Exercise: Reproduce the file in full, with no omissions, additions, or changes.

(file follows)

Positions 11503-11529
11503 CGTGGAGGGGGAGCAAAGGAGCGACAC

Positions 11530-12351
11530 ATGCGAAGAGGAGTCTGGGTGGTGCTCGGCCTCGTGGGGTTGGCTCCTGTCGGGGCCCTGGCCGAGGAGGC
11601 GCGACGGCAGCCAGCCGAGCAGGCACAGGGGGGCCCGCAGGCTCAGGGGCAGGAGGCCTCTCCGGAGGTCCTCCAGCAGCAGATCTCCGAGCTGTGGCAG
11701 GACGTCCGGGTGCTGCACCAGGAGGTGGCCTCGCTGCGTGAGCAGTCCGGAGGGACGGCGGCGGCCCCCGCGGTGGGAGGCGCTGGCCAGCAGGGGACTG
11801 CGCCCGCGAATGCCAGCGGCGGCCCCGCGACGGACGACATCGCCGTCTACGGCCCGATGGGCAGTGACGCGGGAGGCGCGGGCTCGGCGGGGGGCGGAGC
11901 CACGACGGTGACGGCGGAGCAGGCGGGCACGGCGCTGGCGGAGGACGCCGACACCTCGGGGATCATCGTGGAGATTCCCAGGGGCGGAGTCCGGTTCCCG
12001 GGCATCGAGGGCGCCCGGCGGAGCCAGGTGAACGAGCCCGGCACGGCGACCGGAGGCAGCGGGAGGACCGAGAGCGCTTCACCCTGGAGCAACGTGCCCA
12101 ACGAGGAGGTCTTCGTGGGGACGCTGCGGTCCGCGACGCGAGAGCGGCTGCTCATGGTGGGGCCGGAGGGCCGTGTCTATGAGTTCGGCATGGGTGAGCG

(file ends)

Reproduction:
Positions 11503-11529
11503 CGTGGAGGGGGAGCAAAGGAGCGACAC

Positions 11530-12351
11530 ATGCGAAGAGGAGTCTGGGTGGTGCTCGGCCTCGTGGGGTTGGCTCCTGTCGGGGCCCTGGCCGAGGAGGC
11601 GCGACGGCAGCCAGCCGAGCAGGCACAGGGGGGCCCGCAGGCTCAGGGGCAGGAGGCCTCTCCGGAGGTCCTCCAGCAGCAGATCTCCGAGCTGTGGCAG
11701 GACGTCCGGGTGCTGCACCAGGAGGTGGCCTCGCTGCGTGAGCAGTCCGGAGGGACGGCGGCGGCCCCCGCGGTGGGAGGCGCTGGCCAGCAGGGGACTG
11801 CGCCCGCGAATGCCAGCGGCGGCCCCGCGACGGACGACATCGCCGTCTACGGCCCGATGGGCAGTGACGCGGGAGGCGCGGGCTCGGCGGGGGGCGGAGC
11901 CACGACGGTGACGGCGGAGCAGGCGGGCACGGCGCTGGCGGAGGACGCCGACACCTCGGGGATCATCGTGGAGATTCCCAGGGGCGGAGTCCGGTTCCCG
12001 GGCATCGAGGGCGCCCGGCGGAGCCAGGTGAACGAGCCCGGCACGGCGACCGGAGGCAGCGGGAGGACCGAGAGCGCTTCACCCTGGAGCAACGTGCCCA
12101 ACGAGGAGGTCTTCGTGGGGACGCTGCGGTCCGCGACGCGAGAGCGGCTGCTCATGGTGGGGCCGGAGGGCCGTGTCTATGAGTTCGGCATGGGTGAGCG